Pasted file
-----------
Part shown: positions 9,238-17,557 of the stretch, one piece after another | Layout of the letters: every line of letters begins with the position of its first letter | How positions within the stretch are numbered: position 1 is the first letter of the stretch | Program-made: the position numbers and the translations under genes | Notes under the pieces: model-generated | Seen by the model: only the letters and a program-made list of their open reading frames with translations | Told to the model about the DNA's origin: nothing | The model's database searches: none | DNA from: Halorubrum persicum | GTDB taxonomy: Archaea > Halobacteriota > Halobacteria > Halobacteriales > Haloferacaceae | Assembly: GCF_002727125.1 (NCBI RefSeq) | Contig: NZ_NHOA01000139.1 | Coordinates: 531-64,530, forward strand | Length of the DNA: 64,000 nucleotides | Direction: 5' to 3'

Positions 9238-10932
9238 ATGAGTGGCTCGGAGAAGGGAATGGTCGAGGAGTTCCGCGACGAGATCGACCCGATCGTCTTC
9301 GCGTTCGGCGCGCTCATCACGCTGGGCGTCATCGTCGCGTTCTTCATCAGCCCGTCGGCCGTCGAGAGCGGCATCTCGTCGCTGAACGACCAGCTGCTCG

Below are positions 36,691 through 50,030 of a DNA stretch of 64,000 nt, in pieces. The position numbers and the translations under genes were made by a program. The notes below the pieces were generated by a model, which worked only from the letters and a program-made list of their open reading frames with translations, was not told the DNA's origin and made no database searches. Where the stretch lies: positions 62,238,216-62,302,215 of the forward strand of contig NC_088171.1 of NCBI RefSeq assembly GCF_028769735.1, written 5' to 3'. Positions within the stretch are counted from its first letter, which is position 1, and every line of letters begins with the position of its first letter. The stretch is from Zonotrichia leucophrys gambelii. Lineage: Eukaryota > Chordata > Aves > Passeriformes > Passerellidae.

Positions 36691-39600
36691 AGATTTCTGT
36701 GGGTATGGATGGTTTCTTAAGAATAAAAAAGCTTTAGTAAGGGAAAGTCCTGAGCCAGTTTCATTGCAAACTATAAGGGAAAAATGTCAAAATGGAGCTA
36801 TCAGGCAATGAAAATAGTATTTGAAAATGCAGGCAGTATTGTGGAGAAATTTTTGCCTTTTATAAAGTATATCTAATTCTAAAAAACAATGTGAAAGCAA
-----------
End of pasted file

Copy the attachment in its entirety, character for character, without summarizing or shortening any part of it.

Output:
Part shown: positions 9,238-17,557 of the stretch, one piece after another | Layout of the letters: every line of letters begins with the position of its first letter | How positions within the stretch are numbered: position 1 is the first letter of the stretch | Program-made: the position numbers and the translations under genes | Notes under the pieces: model-generated | Seen by the model: only the letters and a program-made list of their open reading frames with translations | Told to the model about the DNA's origin: nothing | The model's database searches: none | DNA from: Halorubrum persicum | GTDB taxonomy: Archaea > Halobacteriota > Halobacteria > Halobacteriales > Haloferacaceae | Assembly: GCF_002727125.1 (NCBI RefSeq) | Contig: NZ_NHOA01000139.1 | Coordinates: 531-64,530, forward strand | Length of the DNA: 64,000 nucleotides | Direction: 5' to 3'

Positions 9238-10932
9238 ATGAGTGGCTCGGAGAAGGGAATGGTCGAGGAGTTCCGCGACGAGATCGACCCGATCGTCTTC
9301 GCGTTCGGCGCGCTCATCACGCTGGGCGTCATCGTCGCGTTCTTCATCAGCCCGTCGGCCGTCGAGAGCGGCATCTCGTCGCTGAACGACCAGCTGCTCG

Below are positions 36,691 through 50,030 of a DNA stretch of 64,000 nt, in pieces. The position numbers and the translations under genes were made by a program. The notes below the pieces were generated by a model, which worked only from the letters and a program-made list of their open reading frames with translations, was not told the DNA's origin and made no database searches. Where the stretch lies: positions 62,238,216-62,302,215 of the forward strand of contig NC_088171.1 of NCBI RefSeq assembly GCF_028769735.1, written 5' to 3'. Positions within the stretch are counted from its first letter, which is position 1, and every line of letters begins with the position of its first letter. The stretch is from Zonotrichia leucophrys gambelii. Lineage: Eukaryota > Chordata > Aves > Passeriformes > Passerellidae.

Positions 36691-39600
36691 AGATTTCTGT
36701 GGGTATGGATGGTTTCTTAAGAATAAAAAAGCTTTAGTAAGGGAAAGTCCTGAGCCAGTTTCATTGCAAACTATAAGGGAAAAATGTCAAAATGGAGCTA
36801 TCAGGCAATGAAAATAGTATTTGAAAATGCAGGCAGTATTGTGGAGAAATTTTTGCCTTTTATAAAGTATATCTAATTCTAAAAAACAATGTGAAAGCAA